Prior studies indicate a substantial link between maternal depression and early child health but give limited consideration to the direction of this relationship or the context in which it occurs. We sought to create a contextually informed conceptual framework of this relationship through semi-structured interviews with women that had lived experience of caring for an HIV-infected child while coping with depression and anxiety symptoms. Caregivers explained their role in raising healthy children as complex and complicated by poverty, stigma, and isolation. Caregivers discussed the effects of their own mental health on child well-being as primarily emotional and behavioral, and explained how looking after a child could bring distress, particularly when unable to provide desired care for sick children. Our findings suggest the need for investigation of the reciprocal effects of child sickness on caregiver wellness and for integrated programs that holistically address the needs of HIV-affected families.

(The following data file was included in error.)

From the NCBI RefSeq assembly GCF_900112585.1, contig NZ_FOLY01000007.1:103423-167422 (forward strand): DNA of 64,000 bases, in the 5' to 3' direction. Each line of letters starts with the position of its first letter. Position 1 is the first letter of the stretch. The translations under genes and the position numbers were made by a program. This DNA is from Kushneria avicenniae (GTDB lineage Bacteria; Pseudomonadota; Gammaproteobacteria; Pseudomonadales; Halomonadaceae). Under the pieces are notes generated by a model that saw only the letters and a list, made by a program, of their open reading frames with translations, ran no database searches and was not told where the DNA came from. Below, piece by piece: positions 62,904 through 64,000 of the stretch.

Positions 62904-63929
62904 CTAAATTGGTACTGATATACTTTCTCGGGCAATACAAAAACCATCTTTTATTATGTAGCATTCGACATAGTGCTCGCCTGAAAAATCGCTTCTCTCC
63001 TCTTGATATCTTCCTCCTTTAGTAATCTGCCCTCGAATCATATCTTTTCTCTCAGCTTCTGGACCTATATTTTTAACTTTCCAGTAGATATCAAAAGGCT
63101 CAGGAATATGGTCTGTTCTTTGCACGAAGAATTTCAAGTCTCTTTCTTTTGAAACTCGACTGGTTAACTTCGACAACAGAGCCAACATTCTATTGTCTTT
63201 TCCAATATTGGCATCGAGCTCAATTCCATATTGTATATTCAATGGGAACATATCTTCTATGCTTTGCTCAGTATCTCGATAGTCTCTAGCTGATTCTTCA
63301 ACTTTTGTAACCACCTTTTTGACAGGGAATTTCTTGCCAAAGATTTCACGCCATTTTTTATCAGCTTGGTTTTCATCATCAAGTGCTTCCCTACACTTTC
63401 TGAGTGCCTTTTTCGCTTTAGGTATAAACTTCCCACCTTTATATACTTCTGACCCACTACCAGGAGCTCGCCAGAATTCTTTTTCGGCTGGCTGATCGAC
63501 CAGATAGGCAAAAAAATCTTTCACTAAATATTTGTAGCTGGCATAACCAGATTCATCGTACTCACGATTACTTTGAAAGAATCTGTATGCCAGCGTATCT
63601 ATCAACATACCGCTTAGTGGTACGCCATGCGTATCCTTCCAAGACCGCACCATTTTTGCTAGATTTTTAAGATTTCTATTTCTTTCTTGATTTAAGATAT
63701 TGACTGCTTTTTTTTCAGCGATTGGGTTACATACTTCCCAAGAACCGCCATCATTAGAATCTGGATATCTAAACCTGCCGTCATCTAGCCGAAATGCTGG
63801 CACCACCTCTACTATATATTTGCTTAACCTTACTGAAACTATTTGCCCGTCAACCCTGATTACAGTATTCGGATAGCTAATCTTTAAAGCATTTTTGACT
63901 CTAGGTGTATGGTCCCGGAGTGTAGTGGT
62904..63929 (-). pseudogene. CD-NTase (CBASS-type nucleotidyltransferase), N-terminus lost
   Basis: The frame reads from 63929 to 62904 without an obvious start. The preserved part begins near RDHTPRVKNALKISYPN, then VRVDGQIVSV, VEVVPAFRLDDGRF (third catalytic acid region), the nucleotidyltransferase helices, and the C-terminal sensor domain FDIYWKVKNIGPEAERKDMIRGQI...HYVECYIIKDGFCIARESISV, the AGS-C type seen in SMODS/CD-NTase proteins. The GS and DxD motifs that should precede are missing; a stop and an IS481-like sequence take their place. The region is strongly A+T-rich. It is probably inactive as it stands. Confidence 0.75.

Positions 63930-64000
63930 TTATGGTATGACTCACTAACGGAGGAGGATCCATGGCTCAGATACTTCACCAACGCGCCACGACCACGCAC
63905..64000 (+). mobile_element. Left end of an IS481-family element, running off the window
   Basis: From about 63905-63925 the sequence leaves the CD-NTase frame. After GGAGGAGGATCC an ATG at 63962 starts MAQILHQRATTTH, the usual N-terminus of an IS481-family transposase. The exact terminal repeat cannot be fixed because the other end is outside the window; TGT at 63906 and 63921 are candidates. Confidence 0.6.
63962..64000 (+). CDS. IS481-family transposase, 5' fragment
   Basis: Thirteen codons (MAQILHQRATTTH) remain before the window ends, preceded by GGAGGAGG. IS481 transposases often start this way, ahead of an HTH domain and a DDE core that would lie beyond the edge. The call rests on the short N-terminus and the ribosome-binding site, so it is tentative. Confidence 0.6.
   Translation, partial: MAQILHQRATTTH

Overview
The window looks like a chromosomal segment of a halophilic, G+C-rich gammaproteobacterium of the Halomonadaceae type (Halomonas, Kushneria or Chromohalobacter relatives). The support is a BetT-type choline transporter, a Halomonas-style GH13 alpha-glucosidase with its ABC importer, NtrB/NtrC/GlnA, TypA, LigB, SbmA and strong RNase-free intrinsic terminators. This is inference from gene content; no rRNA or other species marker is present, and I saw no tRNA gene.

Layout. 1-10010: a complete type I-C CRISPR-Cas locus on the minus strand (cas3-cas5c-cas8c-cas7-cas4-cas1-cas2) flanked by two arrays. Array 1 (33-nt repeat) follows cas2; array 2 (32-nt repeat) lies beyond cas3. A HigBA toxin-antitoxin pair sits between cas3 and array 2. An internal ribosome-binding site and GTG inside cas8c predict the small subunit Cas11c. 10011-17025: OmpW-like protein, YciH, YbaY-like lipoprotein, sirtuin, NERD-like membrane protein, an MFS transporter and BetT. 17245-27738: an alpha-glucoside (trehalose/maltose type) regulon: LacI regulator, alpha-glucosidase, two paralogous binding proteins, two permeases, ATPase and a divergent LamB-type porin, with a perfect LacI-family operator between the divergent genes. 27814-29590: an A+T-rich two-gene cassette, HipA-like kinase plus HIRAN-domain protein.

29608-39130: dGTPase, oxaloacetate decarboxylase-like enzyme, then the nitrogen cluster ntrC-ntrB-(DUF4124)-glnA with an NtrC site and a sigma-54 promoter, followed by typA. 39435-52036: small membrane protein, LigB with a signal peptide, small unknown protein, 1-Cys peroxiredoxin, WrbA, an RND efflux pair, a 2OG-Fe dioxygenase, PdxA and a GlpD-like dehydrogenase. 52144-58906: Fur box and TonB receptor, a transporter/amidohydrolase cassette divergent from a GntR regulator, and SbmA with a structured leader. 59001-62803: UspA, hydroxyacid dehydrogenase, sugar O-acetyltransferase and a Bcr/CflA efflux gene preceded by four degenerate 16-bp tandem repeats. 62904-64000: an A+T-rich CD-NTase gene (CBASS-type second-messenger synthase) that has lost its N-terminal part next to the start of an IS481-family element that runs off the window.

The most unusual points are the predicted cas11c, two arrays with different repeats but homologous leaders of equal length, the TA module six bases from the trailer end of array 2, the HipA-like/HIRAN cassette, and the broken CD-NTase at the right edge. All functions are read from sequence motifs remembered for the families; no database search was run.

Caregiver mental health and HIV-infected child wellness: perspectives from Ugandan caregivers.